A miner enters a mine shaft outside the town of Lydenburg in Mpumalanga, South Africa. (Photo: Waldo Swiegers / Bloomberg via Getty Images)
The Extractive Industries Transparency Initiative (EITI), which aims to promote financial accountability in historically vulnerable hydrocarbon and mining sectors, has launched a new project. Opening Extractives will help 13 countries implement reforms on the disclosure of beneficial ownership of extractive companies.
First published in Daily Maverick 168 weekly newspaper.
In particular, South Africa has not signed up to either initiative, which is a shame as corporate beneficial ownership disclosure is an important tool in the fight against corruption, tax avoidance, capital flight, environmental mismanagement and other ills related to the sector. Ultimately, such initiatives can help break the ban on the “resource curse” – the paradox of widespread poverty amidst natural resource wealth. Think of the Democratic Republic of the Congo, Angola, Nigeria, and even South Africa.
EITI, citing UN figures, says that, according to the United Nations, “Africa loses £ 88.6 billion each year to illegal capital flight. At a time when the continent is facing costs of more than $ 200 billion to cope with the Covid-19 crisis, citizens and governments can hardly afford to have such riches sent abroad. “
South Africans can certainly refer to stolen and wasted money that could have been used to cover the rising costs of the pandemic, and that does not include the “extractive” sector in the orthodox sense of the word.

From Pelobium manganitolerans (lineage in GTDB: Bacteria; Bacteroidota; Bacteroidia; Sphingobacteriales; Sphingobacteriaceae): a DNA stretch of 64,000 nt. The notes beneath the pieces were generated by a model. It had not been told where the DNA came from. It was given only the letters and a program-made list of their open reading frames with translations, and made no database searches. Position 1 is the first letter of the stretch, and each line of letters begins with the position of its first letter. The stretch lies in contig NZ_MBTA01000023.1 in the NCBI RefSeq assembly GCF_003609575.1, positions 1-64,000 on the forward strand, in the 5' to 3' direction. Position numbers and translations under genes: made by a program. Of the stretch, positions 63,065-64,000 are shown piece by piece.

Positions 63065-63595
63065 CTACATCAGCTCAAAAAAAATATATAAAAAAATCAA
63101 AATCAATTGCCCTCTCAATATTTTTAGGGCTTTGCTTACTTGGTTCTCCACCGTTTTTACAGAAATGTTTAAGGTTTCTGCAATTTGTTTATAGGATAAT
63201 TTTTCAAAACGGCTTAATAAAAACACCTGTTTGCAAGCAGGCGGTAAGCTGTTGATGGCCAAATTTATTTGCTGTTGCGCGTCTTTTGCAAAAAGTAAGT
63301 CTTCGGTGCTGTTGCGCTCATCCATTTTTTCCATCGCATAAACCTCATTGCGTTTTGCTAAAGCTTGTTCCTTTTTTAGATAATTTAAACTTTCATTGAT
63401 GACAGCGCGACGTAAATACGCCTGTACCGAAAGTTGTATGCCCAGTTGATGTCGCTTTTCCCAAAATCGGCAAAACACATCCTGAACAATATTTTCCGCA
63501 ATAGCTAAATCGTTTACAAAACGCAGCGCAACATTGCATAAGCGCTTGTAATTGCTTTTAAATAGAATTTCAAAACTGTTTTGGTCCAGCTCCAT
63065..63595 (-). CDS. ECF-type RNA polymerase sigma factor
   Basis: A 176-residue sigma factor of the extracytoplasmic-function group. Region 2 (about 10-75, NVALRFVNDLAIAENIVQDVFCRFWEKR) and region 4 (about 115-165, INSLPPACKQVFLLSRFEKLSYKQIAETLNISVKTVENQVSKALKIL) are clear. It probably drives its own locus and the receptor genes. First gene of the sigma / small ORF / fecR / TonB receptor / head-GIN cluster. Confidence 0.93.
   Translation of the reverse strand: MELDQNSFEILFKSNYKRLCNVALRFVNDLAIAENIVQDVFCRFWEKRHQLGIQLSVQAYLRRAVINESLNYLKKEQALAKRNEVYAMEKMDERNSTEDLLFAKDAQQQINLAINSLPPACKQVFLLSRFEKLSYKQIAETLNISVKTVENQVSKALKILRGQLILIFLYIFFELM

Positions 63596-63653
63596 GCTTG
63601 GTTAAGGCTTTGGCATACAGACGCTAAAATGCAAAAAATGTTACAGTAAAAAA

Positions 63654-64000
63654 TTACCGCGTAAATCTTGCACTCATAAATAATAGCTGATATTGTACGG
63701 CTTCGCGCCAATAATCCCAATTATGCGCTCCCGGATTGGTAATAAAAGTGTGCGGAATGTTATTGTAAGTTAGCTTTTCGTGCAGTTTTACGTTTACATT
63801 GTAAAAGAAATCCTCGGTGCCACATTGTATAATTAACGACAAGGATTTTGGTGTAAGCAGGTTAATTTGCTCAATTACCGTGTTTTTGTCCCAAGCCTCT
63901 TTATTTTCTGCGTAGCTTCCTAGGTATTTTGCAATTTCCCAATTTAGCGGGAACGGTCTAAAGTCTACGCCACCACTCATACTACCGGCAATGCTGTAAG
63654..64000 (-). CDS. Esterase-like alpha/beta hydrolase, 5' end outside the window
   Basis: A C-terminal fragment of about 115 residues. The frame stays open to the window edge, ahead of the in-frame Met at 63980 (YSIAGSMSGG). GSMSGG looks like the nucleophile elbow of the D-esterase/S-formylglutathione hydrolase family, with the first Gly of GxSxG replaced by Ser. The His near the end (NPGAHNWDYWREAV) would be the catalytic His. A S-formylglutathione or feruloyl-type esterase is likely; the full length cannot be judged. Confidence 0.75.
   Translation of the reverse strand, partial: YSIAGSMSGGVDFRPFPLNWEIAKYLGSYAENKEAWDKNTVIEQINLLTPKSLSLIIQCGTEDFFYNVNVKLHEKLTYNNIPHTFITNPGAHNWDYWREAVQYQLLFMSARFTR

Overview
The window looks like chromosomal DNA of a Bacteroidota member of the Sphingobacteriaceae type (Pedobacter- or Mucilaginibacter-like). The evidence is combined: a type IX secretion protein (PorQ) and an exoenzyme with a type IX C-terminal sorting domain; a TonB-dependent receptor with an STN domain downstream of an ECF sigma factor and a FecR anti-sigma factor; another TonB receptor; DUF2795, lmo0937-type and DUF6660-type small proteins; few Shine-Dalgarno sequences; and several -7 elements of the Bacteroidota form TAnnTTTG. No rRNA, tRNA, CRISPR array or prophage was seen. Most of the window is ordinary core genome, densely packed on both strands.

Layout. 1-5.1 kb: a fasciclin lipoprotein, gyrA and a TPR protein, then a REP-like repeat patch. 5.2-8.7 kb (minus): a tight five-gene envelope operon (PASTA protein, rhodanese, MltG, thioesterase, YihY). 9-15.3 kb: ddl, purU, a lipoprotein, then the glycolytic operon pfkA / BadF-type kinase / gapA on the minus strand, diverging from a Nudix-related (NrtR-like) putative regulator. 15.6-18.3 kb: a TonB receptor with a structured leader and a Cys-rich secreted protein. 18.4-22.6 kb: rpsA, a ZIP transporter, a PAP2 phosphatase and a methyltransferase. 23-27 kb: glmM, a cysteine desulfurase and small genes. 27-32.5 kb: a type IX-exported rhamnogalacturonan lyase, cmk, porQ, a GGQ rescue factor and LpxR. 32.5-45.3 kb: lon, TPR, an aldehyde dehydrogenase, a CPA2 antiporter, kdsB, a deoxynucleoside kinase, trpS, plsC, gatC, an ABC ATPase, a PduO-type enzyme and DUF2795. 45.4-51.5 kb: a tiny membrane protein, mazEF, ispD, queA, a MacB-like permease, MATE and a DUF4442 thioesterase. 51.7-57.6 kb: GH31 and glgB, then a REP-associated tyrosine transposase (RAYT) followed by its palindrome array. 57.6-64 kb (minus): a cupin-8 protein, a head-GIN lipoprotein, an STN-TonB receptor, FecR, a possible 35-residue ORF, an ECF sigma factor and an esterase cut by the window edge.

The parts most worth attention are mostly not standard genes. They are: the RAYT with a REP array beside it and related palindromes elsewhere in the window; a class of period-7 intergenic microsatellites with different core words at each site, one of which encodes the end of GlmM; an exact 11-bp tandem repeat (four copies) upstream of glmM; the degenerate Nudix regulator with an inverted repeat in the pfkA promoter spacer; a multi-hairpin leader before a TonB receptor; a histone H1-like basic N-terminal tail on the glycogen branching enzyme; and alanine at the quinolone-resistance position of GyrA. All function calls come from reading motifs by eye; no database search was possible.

“If we succeed, the price is great,” said Helen Clark, former Prime Minister of New Zealand and EITI Chair, in a statement. “Billions of dollars should be poured into infrastructure and investment to improve the lives of many millions of people, rather than into the pockets of corrupt officials or business people. If managed responsibly, the extractive sector can be a source of wealth. Giving transparency to corporate ownership and promoting the use of beneficial ownership data can help make this a reality. “
In parallel, major public natural resources companies – BHP, Rio Tinto, Anglo American, Newmont, Glencore and Repsol – have signed a commitment to support the project goals. Public company ownership is generally fairly transparent, but EITI said it will “disclose information about subsidiaries and evaluate company ownership data while doing due diligence on partners and suppliers.”
A rule of thumb: if you can’t find a warm body at the top of the ownership structure, it’s likely buried in a tax haven and there’s a reason the beating heart at the top doesn’t want to be discovered.
Participating countries include Mexico, Argentina, Zambia, Mongolia, Ghana and Indonesia. South Africa – which for all its usefulness has a penchant for multilateral initiatives – remains a blatant omission. That raises some obvious questions. DM168
This story first appeared in our weekly newspaper, Daily Maverick 168, which is available for R25 at Pick n Pay, Exclusive Books and airport bookstores. For your nearest specialist dealer, please click here.